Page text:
The CNN reports are persuasive:
1) The country’s current dependable power reserve is very low at 5 to 10 percent compared to other Asian countries, like Singapore with reserves at 50 percent.
2) During summer, power outages become unavoidable as supply grapples with the seasonal spike in electricity usage. Offices and households need more cooling appliances, and establishments have to cope with increased tourism activities. These, on top of regular household and business power consumption.
3) The Philippines’ power demand has been increasing at a rate of five to eight percent annually, one positive reason being the country’s strong economic growth.
4) The country’s ambitious 2017 to 2022 infrastructure plans and the growth of the power-intensive manufacturing sector will further add pressure on supply.
5) What makes the chronic power supply problem worse is the near depletion of the Malampaya Natural Gas Facility which provides 30 percent of Luzon’s total capacity of 11,218 megawatts (MW). The facility’s gas reserves are expected to run out starting in 2024, posing a serious power supply shortfall.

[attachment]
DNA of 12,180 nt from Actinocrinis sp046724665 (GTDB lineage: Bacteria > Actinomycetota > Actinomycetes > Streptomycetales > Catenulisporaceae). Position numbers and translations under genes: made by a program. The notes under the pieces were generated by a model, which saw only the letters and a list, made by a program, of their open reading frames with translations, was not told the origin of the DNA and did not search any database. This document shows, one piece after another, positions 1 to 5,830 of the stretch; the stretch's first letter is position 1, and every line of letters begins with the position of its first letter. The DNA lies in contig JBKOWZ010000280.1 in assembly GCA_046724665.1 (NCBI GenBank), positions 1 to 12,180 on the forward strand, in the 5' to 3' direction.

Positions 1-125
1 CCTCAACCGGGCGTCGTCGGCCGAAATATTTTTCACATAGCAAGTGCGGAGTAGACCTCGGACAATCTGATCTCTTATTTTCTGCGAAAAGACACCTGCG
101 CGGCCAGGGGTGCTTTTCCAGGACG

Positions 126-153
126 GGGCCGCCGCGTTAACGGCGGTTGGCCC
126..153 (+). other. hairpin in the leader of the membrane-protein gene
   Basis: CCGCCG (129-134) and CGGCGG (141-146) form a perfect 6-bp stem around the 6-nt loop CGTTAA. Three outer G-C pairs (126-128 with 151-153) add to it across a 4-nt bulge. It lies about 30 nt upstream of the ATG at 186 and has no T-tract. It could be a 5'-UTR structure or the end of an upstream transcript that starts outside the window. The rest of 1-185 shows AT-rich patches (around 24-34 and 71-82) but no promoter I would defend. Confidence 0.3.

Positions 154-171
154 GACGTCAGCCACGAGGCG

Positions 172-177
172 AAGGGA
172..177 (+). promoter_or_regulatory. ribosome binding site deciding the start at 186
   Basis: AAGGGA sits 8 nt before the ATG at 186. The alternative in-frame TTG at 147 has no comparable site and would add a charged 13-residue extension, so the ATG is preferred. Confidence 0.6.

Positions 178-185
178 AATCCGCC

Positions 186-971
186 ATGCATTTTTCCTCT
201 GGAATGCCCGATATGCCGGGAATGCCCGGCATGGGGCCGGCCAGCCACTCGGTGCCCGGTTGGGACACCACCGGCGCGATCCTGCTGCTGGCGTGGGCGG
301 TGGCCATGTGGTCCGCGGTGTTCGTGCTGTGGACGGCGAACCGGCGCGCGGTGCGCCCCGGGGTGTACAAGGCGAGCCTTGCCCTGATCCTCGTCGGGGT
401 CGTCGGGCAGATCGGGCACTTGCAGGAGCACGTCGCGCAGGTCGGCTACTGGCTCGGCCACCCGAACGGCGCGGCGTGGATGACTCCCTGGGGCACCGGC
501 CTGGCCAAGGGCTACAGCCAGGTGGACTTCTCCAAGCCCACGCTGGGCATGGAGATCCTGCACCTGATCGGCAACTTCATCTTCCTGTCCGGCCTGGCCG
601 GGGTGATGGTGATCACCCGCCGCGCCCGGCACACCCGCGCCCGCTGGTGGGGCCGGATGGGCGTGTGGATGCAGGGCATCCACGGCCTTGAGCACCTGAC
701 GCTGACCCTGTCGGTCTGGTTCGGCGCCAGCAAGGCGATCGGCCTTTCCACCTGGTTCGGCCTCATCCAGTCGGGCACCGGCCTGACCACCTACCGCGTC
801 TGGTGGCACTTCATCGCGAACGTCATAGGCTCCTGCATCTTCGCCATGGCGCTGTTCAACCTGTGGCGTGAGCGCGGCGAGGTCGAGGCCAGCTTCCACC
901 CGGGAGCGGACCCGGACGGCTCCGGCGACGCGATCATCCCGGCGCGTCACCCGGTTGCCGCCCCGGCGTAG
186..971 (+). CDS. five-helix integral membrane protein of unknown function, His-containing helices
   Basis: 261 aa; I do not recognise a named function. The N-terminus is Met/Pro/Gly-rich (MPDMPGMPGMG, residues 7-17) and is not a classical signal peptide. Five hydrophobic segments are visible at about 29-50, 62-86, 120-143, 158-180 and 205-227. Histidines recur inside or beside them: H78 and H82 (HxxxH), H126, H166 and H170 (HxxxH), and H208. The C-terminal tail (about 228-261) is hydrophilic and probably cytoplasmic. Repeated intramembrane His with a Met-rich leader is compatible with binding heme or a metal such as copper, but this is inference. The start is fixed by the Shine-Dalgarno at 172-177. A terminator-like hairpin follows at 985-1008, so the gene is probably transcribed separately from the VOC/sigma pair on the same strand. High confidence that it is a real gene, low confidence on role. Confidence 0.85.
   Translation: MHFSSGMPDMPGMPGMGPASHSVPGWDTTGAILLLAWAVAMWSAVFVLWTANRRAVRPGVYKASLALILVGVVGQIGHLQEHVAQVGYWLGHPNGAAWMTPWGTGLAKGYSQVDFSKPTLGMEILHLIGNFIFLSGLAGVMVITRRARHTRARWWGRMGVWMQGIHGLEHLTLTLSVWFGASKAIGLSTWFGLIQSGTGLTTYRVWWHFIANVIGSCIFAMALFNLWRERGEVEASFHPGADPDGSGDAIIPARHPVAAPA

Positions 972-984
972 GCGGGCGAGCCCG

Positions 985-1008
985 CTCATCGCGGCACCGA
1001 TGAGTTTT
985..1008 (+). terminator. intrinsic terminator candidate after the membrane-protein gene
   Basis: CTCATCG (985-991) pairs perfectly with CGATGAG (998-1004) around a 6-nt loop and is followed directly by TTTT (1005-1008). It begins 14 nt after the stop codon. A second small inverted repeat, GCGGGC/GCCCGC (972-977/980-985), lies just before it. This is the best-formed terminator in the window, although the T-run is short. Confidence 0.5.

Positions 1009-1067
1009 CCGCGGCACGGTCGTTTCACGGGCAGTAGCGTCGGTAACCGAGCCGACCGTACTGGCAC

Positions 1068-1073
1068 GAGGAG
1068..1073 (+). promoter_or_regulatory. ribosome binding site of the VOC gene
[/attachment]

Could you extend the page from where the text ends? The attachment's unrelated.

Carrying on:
6) Note that a power deficit of 100 MW can result in a one-hour daily rotational brownout.
So, how can these obvious problems be addressed and the looming crisis averted? Again, the CNN report proposes solutions that any reasonably intelligent and diligent bureaucrat would, could and should understand:
1. Build more power plants as soon as possible. This would, could and should ensure the steady supply of electricity needed to meet the growing energy demand.